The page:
Wednesday, August 02, 2006

The day started at 4:45 a.m. with Francesca in a diabetic coma

Lena scooped her up and started a sub-q fluid drip. I drew blood, and had a glucose level reading of LO, this means less than 30, this means very serious. I mixed the powdered glucose, and began to drip it into her mouth. Mary arrived, grabbed a thermometer, Francesca's temperature was only 92°. Very serious.

Mary loaded the heating disks into the microwave (thank you Jan for having donated several, they have been lifesavers over and over again), grabbed the hair dryer, and began to warm Francesca's belly. Soon Francesca began to thrash and kick. By 6:30 a.m. she was fully responsive, with a blood glucose level of 100, and body temperature of 97°. Still low on the body temp, and the blood glucose level now a bit high, but we were out of the critical phase.

What happened to Francesca? Diabetics are so very fragile, it can take something very small to upset the blood glucose level. The central air-conditioning wasn't working yesterday evening, the coils had frozen up from too much use. After trying off and on to defrost it, watching the temperature rise in the 9th Life Retirement, Assisted Living and Psychiatric Center, I finally turned it off, and began to run window units in each room. Perhaps Francesca had gotten a little too hot.

Perhaps she’d felt a little too warm to eat a full evening meal. I only had celery and crackers for dinner, a cool meal, but probably not a good one to keep your blood glucose level regulated. Of course Francesca had refused to share my dinner, and nibbled on her Purina canned diabetic diet, which thankfully she loves. Usually animals who are supposed to be on a special diet, hate that special diet.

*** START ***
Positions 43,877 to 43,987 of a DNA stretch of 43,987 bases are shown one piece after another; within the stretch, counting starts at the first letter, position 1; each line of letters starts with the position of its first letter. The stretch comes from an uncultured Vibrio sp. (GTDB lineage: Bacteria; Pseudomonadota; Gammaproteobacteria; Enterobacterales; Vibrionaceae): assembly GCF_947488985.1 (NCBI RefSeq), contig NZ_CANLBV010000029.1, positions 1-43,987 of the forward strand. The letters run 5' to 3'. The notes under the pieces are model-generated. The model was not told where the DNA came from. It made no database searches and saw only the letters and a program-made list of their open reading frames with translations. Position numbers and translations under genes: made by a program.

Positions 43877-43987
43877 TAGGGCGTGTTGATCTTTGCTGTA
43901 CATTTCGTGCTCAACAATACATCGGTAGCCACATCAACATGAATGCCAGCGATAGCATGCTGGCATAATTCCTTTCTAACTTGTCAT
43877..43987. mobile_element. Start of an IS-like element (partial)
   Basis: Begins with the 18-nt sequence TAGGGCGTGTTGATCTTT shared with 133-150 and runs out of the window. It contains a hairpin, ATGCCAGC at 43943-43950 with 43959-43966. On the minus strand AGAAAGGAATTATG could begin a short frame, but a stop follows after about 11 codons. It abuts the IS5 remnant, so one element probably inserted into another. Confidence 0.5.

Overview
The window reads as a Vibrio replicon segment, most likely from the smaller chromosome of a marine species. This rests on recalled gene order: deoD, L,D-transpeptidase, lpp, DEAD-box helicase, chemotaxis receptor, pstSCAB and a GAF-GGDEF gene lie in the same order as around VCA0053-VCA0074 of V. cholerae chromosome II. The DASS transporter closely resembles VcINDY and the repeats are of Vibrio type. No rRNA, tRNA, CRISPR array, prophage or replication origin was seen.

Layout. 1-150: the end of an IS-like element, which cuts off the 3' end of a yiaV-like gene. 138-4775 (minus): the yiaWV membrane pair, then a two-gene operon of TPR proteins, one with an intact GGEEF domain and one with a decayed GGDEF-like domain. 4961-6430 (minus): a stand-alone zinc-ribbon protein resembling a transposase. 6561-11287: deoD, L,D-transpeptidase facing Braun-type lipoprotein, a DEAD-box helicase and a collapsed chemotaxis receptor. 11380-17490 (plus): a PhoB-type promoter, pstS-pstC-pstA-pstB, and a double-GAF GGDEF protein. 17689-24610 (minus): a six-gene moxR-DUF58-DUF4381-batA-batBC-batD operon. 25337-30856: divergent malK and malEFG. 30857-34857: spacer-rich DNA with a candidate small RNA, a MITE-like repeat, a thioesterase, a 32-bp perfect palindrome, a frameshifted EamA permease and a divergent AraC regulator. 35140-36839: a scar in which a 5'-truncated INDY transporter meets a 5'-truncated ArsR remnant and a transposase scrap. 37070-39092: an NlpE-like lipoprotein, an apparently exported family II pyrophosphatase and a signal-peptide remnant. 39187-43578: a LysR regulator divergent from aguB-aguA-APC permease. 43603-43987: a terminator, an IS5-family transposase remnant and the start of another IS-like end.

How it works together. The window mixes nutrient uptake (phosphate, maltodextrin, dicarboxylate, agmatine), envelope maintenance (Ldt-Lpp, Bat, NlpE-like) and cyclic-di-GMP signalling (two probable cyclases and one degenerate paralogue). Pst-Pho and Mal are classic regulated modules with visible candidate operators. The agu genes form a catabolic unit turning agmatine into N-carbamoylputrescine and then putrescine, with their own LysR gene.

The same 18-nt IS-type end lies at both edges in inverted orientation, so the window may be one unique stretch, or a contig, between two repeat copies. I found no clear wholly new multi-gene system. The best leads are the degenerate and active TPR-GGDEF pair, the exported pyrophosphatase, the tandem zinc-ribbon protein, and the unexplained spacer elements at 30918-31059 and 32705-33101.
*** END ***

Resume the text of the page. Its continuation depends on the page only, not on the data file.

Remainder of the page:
Francesca also has a number of health issues in addition to her diabetes. Any of which could have flared up, causing the low blood sugar incident. For now it looks like she'll be fine. Annoyed. But OK. Her blood glucose level will be checked every hour throughout the day. Which means getting stuck with needles, a lot of times, an ordeal which no cat enjoys, but one for which Francesca is always very good.

Her temperature will be taken every 30 minutes, until we know she's holding normal. The amount of insulin she receives will be based on her hourly glucose readings. Thankfully, Dr. Vargas of Culpepper Animal Hospital, has taught us all we need to know to take care of Francesca, right here in Rikki's Refuge’s own hospital. The emergency incident this morning that took Lena, Mary, and me and hour and a half to get under control, would have cost over $600, in the emergency hospital, if we could've gotten there in time even to save her life. Thank God for small favors.

No comments: